3. From what you say, you are not having any doubts about your reasons to believe, you are just finding it difficult to know how to move forward. So I think you need to trust God in the second sense. i.e. you need to believe that God will guide you, whether you realise it at the time or not.
4. I rarely feel I get specific guidance from God either, so perhaps I am in a similar position. The way I deal with this is to pray, and then trust that God will be guiding me whether I feel it or not. If I make a decision honestly and prayerfully, I trust that he will guide me in this. Sometimes coming up to an important decision, I pray “God, I want to do it your way. I’m thinking of choosing xxxxx – please change my mind if I am wrong.”
Romans 12:1-2 suggests this is OK – he will transform us by renewing our thinking so we will know and do his will. If we immerse ourselves in Jesus’ thinking, we will be transformed (e.g. we will become more like servants, more non-violent, more forgiving, etc) and these will help the Holy Spirit lead us into godly decisions, even if we are unaware of his work in us.
5. This approach seems to work most of the time. We are not perfect, but God can cope with that and help us recover from any mistakes.
6. I think that Rick Warren book can be very helpful, but I think it isn’t helpful if we become over-anxious about finding God’s exact will. I don’t think God promises that we will always choose rightly, nor that his plans for us are fixed and cannot be adjusted by him. His promise in Romans 8 is to work all things together for good, not for everything to be perfect.
7. We will often wonder why God does things in such an indirect and often hidden way. I think this shows us that God’s purpose is more about who we are becoming than what we are doing. If he wanted us to always do the exact thing he wanted, we could all be robots. But I believe he wants us to be learning and growing into people made in his image – mature, moral, rational, loving, freely choosing, personal beings. For that, we need to make real choices, we need to live where our choices matter, and God doesn’t step in a fix things up every time, or prevent us making mistakes.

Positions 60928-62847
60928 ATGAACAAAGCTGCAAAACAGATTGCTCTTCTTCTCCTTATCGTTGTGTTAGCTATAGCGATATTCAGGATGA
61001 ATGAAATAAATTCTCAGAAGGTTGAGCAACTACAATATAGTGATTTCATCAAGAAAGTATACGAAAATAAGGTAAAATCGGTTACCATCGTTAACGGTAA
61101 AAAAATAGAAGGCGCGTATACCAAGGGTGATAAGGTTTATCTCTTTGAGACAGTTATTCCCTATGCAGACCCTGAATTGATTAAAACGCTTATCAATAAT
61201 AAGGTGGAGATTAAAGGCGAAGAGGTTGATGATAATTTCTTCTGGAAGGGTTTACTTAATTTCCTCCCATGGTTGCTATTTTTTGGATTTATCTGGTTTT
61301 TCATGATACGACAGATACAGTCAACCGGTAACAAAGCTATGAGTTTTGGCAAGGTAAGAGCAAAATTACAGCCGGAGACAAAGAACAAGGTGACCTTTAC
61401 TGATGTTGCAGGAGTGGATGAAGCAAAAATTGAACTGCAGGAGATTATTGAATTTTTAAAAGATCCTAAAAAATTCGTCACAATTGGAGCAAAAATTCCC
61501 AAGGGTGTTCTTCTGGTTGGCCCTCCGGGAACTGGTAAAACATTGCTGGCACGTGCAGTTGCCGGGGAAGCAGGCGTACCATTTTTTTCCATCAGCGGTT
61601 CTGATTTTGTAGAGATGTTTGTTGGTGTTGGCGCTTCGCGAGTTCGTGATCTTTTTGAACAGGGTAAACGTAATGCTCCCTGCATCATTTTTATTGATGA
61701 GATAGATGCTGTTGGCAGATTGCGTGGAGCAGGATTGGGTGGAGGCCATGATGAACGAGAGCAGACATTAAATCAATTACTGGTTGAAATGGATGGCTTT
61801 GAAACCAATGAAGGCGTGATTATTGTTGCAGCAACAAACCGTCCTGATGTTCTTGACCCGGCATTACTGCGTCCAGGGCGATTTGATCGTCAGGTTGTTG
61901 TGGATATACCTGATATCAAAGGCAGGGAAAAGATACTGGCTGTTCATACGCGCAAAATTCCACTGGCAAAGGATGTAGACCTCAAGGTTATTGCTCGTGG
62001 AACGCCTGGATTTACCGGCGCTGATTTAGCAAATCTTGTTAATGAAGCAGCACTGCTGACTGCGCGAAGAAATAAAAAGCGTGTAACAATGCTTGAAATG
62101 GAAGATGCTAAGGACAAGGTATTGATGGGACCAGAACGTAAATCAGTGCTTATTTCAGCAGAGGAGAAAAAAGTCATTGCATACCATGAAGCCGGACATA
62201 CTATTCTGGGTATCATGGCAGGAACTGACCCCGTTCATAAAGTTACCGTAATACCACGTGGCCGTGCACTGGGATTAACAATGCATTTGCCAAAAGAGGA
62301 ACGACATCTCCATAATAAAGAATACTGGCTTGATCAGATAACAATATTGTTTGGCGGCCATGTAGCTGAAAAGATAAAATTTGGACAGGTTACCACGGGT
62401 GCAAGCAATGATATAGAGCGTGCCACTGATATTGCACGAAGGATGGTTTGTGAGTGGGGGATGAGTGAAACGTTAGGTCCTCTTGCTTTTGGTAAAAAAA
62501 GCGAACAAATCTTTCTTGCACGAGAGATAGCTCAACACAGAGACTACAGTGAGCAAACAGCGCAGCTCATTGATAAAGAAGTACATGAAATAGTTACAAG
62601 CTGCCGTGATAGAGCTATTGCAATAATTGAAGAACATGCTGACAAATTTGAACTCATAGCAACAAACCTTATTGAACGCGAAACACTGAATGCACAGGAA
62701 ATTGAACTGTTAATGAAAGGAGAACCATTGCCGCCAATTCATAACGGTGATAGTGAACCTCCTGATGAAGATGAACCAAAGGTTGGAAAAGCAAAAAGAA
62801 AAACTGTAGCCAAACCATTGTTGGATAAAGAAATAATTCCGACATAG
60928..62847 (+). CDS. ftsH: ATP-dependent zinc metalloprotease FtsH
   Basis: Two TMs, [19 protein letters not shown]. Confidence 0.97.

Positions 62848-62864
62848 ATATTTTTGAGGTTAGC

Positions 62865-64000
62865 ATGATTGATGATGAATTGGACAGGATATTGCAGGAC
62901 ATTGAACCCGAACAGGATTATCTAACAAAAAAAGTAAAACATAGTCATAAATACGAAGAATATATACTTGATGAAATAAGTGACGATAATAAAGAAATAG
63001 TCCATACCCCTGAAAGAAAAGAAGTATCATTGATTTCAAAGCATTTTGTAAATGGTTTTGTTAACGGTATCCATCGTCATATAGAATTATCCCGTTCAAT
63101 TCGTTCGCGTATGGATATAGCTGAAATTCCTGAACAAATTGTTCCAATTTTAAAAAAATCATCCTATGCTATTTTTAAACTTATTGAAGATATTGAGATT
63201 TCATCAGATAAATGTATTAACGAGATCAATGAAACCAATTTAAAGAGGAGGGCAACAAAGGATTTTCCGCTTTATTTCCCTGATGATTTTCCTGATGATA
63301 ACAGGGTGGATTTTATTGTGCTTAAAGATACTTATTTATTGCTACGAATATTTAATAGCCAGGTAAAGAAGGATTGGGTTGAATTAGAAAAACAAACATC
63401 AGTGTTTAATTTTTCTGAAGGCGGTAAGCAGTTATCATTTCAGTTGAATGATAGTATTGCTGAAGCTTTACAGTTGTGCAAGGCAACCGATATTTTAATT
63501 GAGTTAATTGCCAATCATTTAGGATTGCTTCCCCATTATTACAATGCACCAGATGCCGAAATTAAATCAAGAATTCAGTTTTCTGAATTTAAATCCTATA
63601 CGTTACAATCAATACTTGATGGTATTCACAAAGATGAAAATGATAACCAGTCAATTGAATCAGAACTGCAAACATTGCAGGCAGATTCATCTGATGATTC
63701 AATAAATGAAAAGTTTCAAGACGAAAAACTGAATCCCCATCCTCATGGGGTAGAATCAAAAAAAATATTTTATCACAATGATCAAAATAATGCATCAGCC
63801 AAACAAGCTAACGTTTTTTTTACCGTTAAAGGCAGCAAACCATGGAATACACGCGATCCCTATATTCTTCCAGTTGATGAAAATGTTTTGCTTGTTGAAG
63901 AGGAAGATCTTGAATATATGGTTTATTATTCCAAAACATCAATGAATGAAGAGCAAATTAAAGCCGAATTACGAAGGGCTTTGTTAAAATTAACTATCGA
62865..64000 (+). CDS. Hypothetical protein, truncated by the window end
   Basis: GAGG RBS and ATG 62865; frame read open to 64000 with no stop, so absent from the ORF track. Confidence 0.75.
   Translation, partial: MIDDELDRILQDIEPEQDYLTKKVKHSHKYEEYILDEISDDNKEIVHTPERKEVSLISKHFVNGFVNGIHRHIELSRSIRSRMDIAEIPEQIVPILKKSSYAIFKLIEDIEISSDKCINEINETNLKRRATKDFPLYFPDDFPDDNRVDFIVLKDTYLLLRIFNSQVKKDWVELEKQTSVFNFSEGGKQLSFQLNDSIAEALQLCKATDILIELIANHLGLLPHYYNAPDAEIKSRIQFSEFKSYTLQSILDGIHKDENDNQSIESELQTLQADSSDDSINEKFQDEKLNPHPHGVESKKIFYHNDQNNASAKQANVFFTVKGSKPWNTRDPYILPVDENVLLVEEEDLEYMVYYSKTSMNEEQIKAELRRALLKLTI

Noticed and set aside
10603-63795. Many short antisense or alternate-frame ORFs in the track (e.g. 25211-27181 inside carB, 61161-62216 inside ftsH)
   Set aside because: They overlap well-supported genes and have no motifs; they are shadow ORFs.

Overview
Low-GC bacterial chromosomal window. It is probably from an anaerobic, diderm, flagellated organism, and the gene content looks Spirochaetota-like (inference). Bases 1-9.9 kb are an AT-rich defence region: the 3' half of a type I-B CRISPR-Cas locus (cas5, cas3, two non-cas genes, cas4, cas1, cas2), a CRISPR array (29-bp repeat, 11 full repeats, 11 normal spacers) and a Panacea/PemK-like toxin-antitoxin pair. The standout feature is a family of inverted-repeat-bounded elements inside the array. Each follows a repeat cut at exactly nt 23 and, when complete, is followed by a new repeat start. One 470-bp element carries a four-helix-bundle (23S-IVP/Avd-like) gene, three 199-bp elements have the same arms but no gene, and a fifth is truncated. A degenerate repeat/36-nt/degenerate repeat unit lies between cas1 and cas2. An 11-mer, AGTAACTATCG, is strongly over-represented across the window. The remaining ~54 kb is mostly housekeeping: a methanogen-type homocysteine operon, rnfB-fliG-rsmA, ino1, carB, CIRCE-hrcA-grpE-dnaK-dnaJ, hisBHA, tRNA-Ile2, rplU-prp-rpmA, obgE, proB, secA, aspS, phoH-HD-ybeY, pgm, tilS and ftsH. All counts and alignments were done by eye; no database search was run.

8. So my suggestion is to not worry so much about whether you are fulfilling your life’s purpose. I suggest seeking first God’s kingdom (which means trying to bring justice, peace, faith and goodness into the world), praying earnestly that God will guide you, looking and listening for signs of his guidance, then regardless of whether you get a clear sign or not, make the choice to do the good that is within your reach and abilities, all the time praying that God will correct you if necessary. Then do what you have decided wholeheartedly and lovingly until and if you get better instructions.
That’s how I see things. I hope that gives you food for thought. Life with God is often messy and difficult, but that matures us. Please write back if you’d like to discuss more.
Stopping by to offer praises for your blog. I, too, blog about religious topics, however, from a secular point of view. I attempt to offer a forum for open discussion, and to promote tolerance. While I don’t consider myself religious, I do enjoy conversing with people from many different religious backgrounds. One of my main concerns is religious and irreligious intolerance (yes, surprisingly the latter actually happens. It happened to me).
Thanks for contributing to making the Internet a place where we can appreciate and learn about our diversity. Happy blogging!
Hi Melissa, thanks for commenting. I appreciate hearing from someone with an interest in religion and a commitment to tolerance. I have my own views, which I offer for others to consider, but I agree that differences of views on important matters shouldn’t lead to nasty behaviour towards others. Best wishes.
Would you like/dislike a topic dealing with whether there is an afterlife?
Hi Richard, I have been planning at some stage to do a post on near death experiences (NDEs) and whether they point to an afterlife or not, but I need to do more reading yet.
What did you have in mind?
Fantastic!!!! NDEs are a good subject in and of itself. There is some discussion of NDEs in the book titled “The Myth of an Afterlife”. I purchased a Kindle copy from Amazon.
After you have done your research it would be great to communicate.
It would seem best to delay any discussion as to whether there is an afterlife until after you have completed your research.
OK, but don’t hold your breath. It’s on my list but still some way off I think. Sorry. But I guess your interest will help move it up the list! 🙂
I thought I would take this time (opportunity) to give you some background as to where I have been, and how I got to where I am today.